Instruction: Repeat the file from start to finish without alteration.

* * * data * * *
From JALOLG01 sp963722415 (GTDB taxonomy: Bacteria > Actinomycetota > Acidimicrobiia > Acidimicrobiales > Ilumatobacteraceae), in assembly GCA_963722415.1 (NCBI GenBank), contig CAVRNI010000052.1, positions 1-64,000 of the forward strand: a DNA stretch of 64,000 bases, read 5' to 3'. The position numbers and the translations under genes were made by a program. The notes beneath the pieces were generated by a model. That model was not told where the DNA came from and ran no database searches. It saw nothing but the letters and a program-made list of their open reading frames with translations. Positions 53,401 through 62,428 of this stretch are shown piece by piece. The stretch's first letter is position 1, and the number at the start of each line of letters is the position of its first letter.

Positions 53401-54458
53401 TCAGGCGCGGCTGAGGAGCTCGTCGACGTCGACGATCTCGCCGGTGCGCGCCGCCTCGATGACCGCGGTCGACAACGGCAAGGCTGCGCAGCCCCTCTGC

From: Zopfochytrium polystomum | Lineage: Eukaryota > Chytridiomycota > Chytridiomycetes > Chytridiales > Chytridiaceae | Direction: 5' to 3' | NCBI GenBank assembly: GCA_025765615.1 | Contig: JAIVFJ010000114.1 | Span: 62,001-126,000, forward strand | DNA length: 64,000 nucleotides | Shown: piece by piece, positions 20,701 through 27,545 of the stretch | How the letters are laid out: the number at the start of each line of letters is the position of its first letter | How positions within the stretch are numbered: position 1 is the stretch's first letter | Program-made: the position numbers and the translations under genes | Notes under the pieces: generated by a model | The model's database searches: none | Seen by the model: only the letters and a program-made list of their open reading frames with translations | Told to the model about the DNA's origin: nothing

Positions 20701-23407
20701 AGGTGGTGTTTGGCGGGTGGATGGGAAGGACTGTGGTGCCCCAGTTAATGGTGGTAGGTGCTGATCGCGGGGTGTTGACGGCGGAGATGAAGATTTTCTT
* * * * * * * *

From JALOLG01 sp963722415 (GTDB taxonomy: Bacteria > Actinomycetota > Acidimicrobiia > Acidimicrobiales > Ilumatobacteraceae), in assembly GCA_963722415.1 (NCBI GenBank), contig CAVRNI010000052.1, positions 1-64,000 of the forward strand: a DNA stretch of 64,000 bases, read 5' to 3'. The position numbers and the translations under genes were made by a program. The notes beneath the pieces were generated by a model. That model was not told where the DNA came from and ran no database searches. It saw nothing but the letters and a program-made list of their open reading frames with translations. Positions 53,401 through 62,428 of this stretch are shown piece by piece. The stretch's first letter is position 1, and the number at the start of each line of letters is the position of its first letter.

Positions 53401-54458
53401 TCAGGCGCGGCTGAGGAGCTCGTCGACGTCGACGATCTCGCCGGTGCGCGCCGCCTCGATGACCGCGGTCGACAACGGCAAGGCTGCGCAGCCCCTCTGC

From: Zopfochytrium polystomum | Lineage: Eukaryota > Chytridiomycota > Chytridiomycetes > Chytridiales > Chytridiaceae | Direction: 5' to 3' | NCBI GenBank assembly: GCA_025765615.1 | Contig: JAIVFJ010000114.1 | Span: 62,001-126,000, forward strand | DNA length: 64,000 nucleotides | Shown: piece by piece, positions 20,701 through 27,545 of the stretch | How the letters are laid out: the number at the start of each line of letters is the position of its first letter | How positions within the stretch are numbered: position 1 is the stretch's first letter | Program-made: the position numbers and the translations under genes | Notes under the pieces: generated by a model | The model's database searches: none | Seen by the model: only the letters and a program-made list of their open reading frames with translations | Told to the model about the DNA's origin: nothing

Positions 20701-23407
20701 AGGTGGTGTTTGGCGGGTGGATGGGAAGGACTGTGGTGCCCCAGTTAATGGTGGTAGGTGCTGATCGCGGGGTGTTGACGGCGGAGATGAAGATTTTCTT